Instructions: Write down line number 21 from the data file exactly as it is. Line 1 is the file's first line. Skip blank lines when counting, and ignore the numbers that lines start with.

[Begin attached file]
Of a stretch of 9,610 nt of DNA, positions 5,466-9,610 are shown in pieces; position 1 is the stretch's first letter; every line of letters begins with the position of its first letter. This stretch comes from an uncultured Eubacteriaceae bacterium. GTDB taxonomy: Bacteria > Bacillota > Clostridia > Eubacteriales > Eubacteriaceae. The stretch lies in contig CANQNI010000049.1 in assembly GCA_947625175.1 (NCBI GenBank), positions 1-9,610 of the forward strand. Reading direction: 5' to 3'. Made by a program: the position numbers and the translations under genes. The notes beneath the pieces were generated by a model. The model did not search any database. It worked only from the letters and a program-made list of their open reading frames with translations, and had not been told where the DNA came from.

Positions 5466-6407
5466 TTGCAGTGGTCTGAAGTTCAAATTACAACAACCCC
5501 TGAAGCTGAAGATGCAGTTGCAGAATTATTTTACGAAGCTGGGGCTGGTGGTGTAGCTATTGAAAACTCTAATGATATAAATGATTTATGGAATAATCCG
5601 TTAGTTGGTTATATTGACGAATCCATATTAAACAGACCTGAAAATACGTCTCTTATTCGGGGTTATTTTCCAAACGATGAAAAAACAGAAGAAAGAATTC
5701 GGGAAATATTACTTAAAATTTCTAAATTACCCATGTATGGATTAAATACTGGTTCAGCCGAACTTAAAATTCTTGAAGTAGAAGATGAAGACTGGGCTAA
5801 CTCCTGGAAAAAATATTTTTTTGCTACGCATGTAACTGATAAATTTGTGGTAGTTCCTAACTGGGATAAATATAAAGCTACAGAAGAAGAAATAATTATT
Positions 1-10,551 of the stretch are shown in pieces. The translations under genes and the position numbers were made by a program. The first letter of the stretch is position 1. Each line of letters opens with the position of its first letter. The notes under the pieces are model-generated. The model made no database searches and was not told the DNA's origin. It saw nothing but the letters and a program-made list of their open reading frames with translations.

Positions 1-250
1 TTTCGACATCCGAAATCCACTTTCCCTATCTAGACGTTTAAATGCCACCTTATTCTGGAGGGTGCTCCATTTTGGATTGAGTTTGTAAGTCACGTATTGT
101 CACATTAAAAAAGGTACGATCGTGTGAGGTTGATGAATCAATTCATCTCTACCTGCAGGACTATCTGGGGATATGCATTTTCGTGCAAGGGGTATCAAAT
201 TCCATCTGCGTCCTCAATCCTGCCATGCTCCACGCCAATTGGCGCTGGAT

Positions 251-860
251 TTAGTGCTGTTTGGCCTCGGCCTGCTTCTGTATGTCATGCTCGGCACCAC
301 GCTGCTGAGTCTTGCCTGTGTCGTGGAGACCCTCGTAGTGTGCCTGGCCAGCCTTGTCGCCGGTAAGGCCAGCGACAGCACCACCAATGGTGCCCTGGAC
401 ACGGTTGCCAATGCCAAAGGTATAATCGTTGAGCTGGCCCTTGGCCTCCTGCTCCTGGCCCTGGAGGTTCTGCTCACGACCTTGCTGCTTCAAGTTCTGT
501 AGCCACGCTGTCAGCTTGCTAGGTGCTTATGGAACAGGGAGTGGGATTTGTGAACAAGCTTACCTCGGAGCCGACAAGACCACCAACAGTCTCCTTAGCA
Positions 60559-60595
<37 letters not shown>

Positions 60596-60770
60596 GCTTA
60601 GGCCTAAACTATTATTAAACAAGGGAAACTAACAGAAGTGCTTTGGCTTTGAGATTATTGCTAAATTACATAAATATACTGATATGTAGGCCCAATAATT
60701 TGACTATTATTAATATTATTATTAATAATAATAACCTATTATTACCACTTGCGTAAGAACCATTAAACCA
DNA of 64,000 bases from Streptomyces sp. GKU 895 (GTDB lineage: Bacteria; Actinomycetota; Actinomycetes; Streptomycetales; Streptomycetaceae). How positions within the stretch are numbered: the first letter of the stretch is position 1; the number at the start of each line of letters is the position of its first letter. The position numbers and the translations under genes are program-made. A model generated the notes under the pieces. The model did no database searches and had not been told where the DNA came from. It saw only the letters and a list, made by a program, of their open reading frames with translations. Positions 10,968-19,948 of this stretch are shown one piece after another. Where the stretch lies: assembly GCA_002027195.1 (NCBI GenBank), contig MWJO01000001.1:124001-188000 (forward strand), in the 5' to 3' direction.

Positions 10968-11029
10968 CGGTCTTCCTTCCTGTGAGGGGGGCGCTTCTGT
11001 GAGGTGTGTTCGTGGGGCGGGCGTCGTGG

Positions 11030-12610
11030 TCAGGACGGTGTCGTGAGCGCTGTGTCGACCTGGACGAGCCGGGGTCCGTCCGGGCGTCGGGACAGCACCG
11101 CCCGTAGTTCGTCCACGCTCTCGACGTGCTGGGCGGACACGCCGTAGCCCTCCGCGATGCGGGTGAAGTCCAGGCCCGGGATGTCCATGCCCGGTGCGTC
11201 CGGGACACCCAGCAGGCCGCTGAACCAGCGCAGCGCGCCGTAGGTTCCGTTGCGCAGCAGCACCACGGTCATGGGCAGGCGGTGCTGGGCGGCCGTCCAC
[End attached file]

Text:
60596 GCTTA